"How we got started creating Muir Valley's rock climbing routes is a fascinating story in itself, and this website has a large section dedicated to just that under the menu "Creating Climbing Routes." Or, just click HERE.

Purchasing the North Half of Muir Valley

While exploring the cliffs in the original purchase of land along with some of the rock route developers, the Webers and developers saw impressive rock walls located to the north on the land adjacent to our initial purchase.  The owners ­of this land – about a 160 acres – were identified and negotiations were entered into to purchase this property with its impressive walls, which included what is now known as the Solarium, Great Wall, Midnight Surf, Boneyard, Arsenal, Coyote Cliff, Great Arch, Great Wall, Hideout, Indy Wall, Midnight Surf, Bone Yard, Animal Crackers, Bibliothek, and Persepolis. This purchase brought the total land owned by the Webers and now identified as Muir Valley, to about 360 acres with close to 7 miles of cliff line.

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The "Solarium" – a popular area that was part of the second purchased parcel that, together with first purchase, comprised the total land that became known as Muir Valley.

Balancing Preservation with Access

 

Yosemite National Park and Muir Valley share a similar challenge, although, of course, Muir’s is certainly on a much smaller scale. Large numbers of people experiencing a natural environment can negatively impact it. The trick is to balance preservation and access so that they can co-exist in harmony. On one side of the scale is the environmentally responsible desire to set aside and preserve places of natural beauty, or unusual ecological characteristics, to remain pristine and untouched by human influence. And, on the other side is the position to allow people to view and experience this natural beauty. Rock climbing is enjoyed both in Yosemite and Muir Valley, but only in areas where negative human impact can be minimized or mitigated. Of Muir’s seven miles of cliff line in all, only about one-half mile is developed for rock climbing, while the remainder remains pristine and natural. It is our hope that this policy continues into the future.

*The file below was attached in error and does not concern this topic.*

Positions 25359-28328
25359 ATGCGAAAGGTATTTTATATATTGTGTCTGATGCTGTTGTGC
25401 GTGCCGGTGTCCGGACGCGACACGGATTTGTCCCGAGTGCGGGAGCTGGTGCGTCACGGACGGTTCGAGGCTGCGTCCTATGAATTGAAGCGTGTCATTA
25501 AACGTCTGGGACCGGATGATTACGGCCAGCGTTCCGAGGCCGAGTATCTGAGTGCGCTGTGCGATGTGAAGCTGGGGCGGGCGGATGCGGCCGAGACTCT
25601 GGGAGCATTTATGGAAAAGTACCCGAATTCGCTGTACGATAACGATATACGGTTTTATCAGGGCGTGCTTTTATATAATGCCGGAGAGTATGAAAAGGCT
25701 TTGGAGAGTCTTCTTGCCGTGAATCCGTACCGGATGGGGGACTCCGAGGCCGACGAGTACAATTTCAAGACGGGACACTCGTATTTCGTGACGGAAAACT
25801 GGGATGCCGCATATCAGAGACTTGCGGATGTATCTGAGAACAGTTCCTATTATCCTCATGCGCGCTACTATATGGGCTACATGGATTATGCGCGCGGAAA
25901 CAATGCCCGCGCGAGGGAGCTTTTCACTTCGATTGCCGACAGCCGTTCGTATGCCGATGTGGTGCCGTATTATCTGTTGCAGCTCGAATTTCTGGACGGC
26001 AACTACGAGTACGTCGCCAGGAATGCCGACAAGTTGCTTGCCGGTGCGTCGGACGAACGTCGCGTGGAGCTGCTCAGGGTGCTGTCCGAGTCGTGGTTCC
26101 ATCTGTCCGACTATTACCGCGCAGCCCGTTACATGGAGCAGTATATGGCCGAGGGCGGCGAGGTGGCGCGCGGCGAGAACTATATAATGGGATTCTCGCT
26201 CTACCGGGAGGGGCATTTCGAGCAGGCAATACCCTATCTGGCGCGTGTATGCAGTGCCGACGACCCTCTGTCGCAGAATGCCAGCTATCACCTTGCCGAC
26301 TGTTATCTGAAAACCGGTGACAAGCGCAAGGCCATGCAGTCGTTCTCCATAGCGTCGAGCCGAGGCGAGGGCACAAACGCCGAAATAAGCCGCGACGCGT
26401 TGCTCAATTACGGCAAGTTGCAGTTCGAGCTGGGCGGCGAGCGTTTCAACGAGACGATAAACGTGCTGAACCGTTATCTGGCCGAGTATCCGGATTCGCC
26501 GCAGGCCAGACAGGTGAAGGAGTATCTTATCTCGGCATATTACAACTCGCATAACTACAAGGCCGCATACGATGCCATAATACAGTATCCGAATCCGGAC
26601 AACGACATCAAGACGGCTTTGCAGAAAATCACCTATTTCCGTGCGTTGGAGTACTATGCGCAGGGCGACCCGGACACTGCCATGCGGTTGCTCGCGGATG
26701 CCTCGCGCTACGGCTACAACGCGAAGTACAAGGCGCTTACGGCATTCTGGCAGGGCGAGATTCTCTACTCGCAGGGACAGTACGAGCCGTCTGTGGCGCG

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Photo of Horseshoe Falls taken by Marcia Lucas Snook. The Webers' goal was to preserve the natural beauty of the Valley while designating limited areas where climbing routes could be established.

Conservation and Leave-No-Trace Ethics 

 

From day one, guidelines and rules were established to help ensure that Muir would not be developed in a haphazard manner. Ecologically sensitive areas were put off limits to developing. Trails were designed and built, not just for the convenience of access to the rock, but also to preserve the natural beauty and ecology of the area. The areas chosen for creating rock climbing routes comprised less than 5 percent of Muir Valley's total acreage.

 

Enjoying a place like Muir without leaving an impact on the natural environment is, of course, impossible. But, the infrastructure can be designed and built in such a way to minimize human impact while allowing people to experience the area for education and recreation. This was Liz's and Rick's greatest challenge. 

We couldn’t consider ourselves good stewards of this beautiful land if we just allowed the thousands of annual visitors to leave their waste wherever the urge hit. One of the surest ways to destroy a pleasant environment and fragile ecosystem is to allow visitors to fill the areas around the climbing walls with human waste. It would have been irresponsible for us to believe that thousands of climbers would—or even could—adequately bury their waste in the rocky terrain that makes up these climbing areas. Early in the development of Muir, two public restrooms were built. And, as the numbers of visitors grew, three more National Park-type vault toilets were added at convenient locations in the Valley. 

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One of the three Vault Toilets built on the floor of the Valley. An outstanding volunteer, Roger VanDamme, designed the structures and managed their construction.